My first week of ReasonML

Last week was the first week of actually using ReasonML to build an application instead of looking at Reason theoretically. If you want to know what I’m building you’ll have to keep an eye on the Open Social blog but below I’ll take you through my experience.

Reason vs ReasonML vs BuckleScript vs ReScript

The different names that you encounter when starting with Reason can be quite confusing. ReasonML is the term used by the community to refer to all the tools in the ecosystem. Reason is used to refer to the syntax and the native development toolchain. BuckleScript was the name used for the Reason to JavaScript compiler.

ReScript is the new name of the BuckleScript compiler and a new slightly altered Reason syntax. This change was announced recently. The team working on the BuckleScript compiler has decided to break with the native compiler team in order to be able to more quickly provide a compelling language and toolset to current JavaScript-developers.

There is a thriving community for both ReasonML and ReScript. The Reason Discord has focused itself around native development (although there are still some lesser active ReScript channels). The ReScript team has set-up a new Discourse forum where they’ve included an FAQ about the changes.

The current Reason syntax will be supported by ReScript for a while to ensure the community can transition and not create a giant fracture. However, future versions of the Reason syntax may not be supported by the ReScript tools, requiring use of the ReScript syntax instead. Eventually Reason may support compilation to JavaScript again using JS of OCaml but that will be a while away.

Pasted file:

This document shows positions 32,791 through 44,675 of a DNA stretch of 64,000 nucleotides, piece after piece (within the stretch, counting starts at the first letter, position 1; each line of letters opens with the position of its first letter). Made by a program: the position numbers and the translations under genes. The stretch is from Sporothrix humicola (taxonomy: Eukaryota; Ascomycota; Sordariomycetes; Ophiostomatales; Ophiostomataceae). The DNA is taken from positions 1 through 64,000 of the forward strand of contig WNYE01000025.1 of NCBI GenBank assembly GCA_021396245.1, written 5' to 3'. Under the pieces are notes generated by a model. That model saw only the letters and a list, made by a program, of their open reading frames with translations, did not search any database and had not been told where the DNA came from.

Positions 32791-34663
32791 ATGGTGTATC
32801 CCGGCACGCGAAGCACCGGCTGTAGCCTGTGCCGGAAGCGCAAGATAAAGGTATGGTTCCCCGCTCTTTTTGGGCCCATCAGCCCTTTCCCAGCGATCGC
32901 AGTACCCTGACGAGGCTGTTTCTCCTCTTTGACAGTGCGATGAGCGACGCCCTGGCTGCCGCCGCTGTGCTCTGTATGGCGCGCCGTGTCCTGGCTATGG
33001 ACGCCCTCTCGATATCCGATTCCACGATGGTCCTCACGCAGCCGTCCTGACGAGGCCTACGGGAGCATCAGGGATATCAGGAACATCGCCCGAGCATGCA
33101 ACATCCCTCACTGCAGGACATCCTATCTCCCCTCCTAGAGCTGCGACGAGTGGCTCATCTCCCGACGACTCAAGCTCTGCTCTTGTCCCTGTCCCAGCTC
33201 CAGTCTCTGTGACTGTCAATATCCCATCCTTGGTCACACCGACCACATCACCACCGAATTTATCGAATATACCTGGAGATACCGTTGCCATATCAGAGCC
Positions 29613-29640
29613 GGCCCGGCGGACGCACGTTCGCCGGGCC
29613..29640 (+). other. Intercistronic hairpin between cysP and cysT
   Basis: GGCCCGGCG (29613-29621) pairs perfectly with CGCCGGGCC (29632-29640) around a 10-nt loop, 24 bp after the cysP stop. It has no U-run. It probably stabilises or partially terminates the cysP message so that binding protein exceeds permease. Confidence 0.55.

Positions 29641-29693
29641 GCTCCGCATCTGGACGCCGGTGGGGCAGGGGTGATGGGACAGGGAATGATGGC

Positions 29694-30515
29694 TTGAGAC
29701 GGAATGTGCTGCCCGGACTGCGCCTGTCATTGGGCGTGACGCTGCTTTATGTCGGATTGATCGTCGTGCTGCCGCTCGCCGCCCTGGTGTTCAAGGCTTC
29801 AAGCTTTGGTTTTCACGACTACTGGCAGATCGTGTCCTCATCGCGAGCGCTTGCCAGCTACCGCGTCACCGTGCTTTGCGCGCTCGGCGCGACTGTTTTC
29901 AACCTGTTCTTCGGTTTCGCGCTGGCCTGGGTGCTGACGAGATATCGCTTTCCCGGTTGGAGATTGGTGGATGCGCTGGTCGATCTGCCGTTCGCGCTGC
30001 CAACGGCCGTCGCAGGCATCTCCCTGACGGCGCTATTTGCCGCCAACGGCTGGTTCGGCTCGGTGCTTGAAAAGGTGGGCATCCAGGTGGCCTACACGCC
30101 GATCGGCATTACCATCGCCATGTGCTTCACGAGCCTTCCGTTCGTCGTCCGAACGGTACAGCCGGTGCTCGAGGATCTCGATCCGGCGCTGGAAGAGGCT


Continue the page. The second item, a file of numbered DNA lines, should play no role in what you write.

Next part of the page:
ReScript with NodeJS vs Native Reason

In our investigation to select ReasonML we were heavily focused on client side JavaScript, for which there are already a lot of bindings and tools available for things like Next.js and GraphQL. However, unexpectedly my first ReasonML project involved setting up a GraphQL server. This turned out to be in a bit more in the baby shoes than expected (although exciting work is being done for Node.js bindings).

With some help from the Reason discord I’ve decided to build the GraphQL server with Reason Native. The biggest hurdle was making sure that Reason could be built and run on which is one of the hosting providers of Open Social. Thanks to the people on Discord we were able to figure out how to do this.

To build the GraphQL server itself I’ve been using Morph which wraps ocaml-graphql-server and a webserver together in an easy to use package. It’s been quite a ride to learn how to use esy and figure out how all the types work. However, over the course of the week I’ve been slowly figuring out how to deliberately trigger type errors to see what types I’m working with. Knowing what to do with those types is also coming more easily every day and to my surprise I’m even learning to read OCaml by regularly converting small snippets using Reason Try.


I’ll continue working on the GraphQL server. I’ve been able to create my first connections to the database and my first parts of the GraphQL schema. Along the way I’ve been able to add tests using Rely. It feels like a lot of the initial exploring is complete and I can now start duplicating and modifying my initial snippets to add more models and endpoints.

Implementing GraphQL Subscriptions will be an upcoming adventure and will require playing with some more experimental Morph code. Beyond that I’ll be moving on to some work on consuming GraphQL from the same Reason Native application.

In a few more weeks still I hope to be able to start playing more concretely with the improvements that have been made to the ReScript language and start using React with the GraphQL client tools to consume data from our newly built Reason Native GraphQL server. Stay tuned!

© Alexander Varwijk, proudly built with Gatsby